AS THE NUMBERS OF JOURNALISTS EMPLOYED in and out of newsrooms have declined—and are projected to decline further—some news outlets have supplemented their staffs with freelancers. One might hope that an influx of new contributors could help combat gender disparity in newsrooms. But that comes with a caveat.
“Media outlets are cutting our rates,” says Hazel Becker, chair of the SPJ Freelance Community. Becker is concerned about the economic viability of freelancing as a career choice. Freelance journalists aren’t going to be able to survive, she says, if media companies turn to them for cheap labor because the industry is shrinking.
Linda Steiner, a professor at the Philip Merrill School of Journalism at the University of Maryland, studies the relationships between gender, journalism and newsrooms. For some women, Steiner says, freelance work “fits with home and family responsibilities.”
Women comprise nearly 50 percent of online-only news organization employees, compared to just 38 percent of daily newspaper staffs.
If the demographics of freelance journalists skew female, however, there is little more than anecdotal evidence to support that point. Staff for the American Society of Journalists and Authors, a New York-based association of nonfiction freelance writers and journalists, estimate that 65 percent of the organization’s approximately 1,200 members are female. Meanwhile, the Society of Professional Journalists has roughly 7,000 members, but does not collect data about gender. The most recent survey from the American Society of News Editors did not account for freelancers or other independent journalists.
However, the ASNE survey also included a promising statistic: women comprise nearly 50 percent of online-only news organization employees, compared to just 38 percent of daily newspaper staffs.
“There is speculation that those [online-only] organizations do a better job recruiting and retaining women,” says Teri Hayt, the executive director of the American Society of News Editors, via email. “But that is all we have on that right now—speculation, no hard data.”
A few online-only news outlets focused on women have attracted funding and support from legacy media companies. The Skimm—a daily weekday news digest with five million active subscribers and funding from 21st Century Fox and The New York Times—was founded in 2012 by Danielle Weisberg and Carly Zakin, both of whom previously worked for NBC. There’s also Mic.com, which receives support from venture capital firms as well as Time Warner Investments. Mic hosts a channel called Slay, which publishes “news, views and ammunition for”—and almost entirely by—“strong women.” Allison Goldberg, group managing director and senior vice president for Time Warner Investments, will reportedly join Mic’s board of directors. Time Warner Investments also funds Bustle, a well-known digital destination for millenial women.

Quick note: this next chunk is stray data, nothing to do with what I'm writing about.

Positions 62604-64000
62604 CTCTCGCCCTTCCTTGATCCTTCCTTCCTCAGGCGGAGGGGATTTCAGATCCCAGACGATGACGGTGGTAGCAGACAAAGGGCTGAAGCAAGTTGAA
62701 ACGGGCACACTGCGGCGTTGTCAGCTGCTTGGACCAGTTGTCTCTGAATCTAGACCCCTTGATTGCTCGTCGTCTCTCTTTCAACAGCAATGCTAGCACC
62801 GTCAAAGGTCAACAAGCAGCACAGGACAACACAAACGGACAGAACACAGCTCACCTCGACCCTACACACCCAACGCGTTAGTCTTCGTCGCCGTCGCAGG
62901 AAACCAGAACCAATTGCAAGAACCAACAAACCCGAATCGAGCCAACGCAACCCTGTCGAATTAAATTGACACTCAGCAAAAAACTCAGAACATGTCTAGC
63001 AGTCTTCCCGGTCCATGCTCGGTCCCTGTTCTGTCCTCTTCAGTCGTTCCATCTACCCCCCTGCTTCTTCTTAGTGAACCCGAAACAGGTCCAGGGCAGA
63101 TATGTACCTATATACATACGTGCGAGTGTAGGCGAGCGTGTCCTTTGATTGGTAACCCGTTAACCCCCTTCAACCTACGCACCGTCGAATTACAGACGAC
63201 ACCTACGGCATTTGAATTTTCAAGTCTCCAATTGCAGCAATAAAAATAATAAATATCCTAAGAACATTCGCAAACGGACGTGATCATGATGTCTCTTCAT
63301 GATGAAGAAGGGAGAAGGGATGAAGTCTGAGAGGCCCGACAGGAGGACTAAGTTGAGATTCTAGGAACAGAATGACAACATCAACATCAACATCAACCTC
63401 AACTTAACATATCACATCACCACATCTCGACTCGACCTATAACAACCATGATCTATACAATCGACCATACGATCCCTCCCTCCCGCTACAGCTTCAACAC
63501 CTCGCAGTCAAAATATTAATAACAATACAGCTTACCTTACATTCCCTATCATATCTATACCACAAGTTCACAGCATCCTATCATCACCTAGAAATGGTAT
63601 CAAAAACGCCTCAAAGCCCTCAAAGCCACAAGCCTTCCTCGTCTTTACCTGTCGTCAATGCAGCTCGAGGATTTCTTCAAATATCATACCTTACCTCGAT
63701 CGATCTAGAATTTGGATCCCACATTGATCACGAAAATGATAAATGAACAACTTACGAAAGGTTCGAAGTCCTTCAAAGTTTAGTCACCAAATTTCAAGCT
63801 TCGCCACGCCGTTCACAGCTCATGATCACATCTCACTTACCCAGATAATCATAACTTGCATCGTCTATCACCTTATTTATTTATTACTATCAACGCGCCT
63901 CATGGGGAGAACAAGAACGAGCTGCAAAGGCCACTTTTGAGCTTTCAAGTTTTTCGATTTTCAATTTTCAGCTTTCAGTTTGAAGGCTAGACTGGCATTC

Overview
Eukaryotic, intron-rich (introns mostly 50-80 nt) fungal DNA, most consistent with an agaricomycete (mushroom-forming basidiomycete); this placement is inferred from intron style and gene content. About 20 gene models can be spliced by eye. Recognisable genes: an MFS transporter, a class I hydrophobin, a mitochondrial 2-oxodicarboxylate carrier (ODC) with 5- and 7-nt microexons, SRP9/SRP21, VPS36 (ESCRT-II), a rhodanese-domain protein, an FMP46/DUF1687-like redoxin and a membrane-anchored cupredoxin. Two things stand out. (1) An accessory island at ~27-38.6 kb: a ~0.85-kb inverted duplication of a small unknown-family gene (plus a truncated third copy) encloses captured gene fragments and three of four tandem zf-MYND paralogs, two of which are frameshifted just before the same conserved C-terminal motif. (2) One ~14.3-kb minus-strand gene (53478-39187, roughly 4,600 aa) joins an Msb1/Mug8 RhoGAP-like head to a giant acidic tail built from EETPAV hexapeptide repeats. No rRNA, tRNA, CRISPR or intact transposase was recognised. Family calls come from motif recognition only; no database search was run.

THERE IS ALSO ANECDOTAL EVIDENCE to suggest progress at some of the country’s top journalism fellowships. In recent years, several such efforts—the John S. Knight Fellowships at Stanford University, the Nieman Foundation for Journalism at Harvard, and the Knight-Wallace Journalism Fellowship Program at the University of Michigan—have tapped women to lead them. This past academic year, the University of Michigan fellowship class counted 12 men and nine women, while the Stanford fellows included seven men and 11 women. Harvard University’s fellowship program was perhaps the most balanced, with 11 men and 12 women.
Sara Catania, Editorial Director of Zocalo Public Square, has written about gender inequality in news. She is also on the program committee that selects journalists for the Stanford University fellowships. Catania sees such leadership changes as “ways to push journalism forward…to affect how journalism is run.”
Perhaps they will. The Stanford fellowship has recently changed “from a mid-career sabbatical model to a format focused on innovation, entrepreneurship and leadership in journalism,” according to its site. One beneficiary of the refocused Stanford University program, Tracie Powell, founded All Digitocracy, a website that tracks how the changing media landscape impacts communities of color. Powell says she founded All Digitocracy “to write stories on issues I didn’t see anywhere else.”
Steiner, the University of Maryland professor, remains concerned that disparities in status, pay and audience size may persist for female journalists. Such disparities, says Steiner, may linger because of a perception that “women are good at certain things, and women things are not as important as men things.”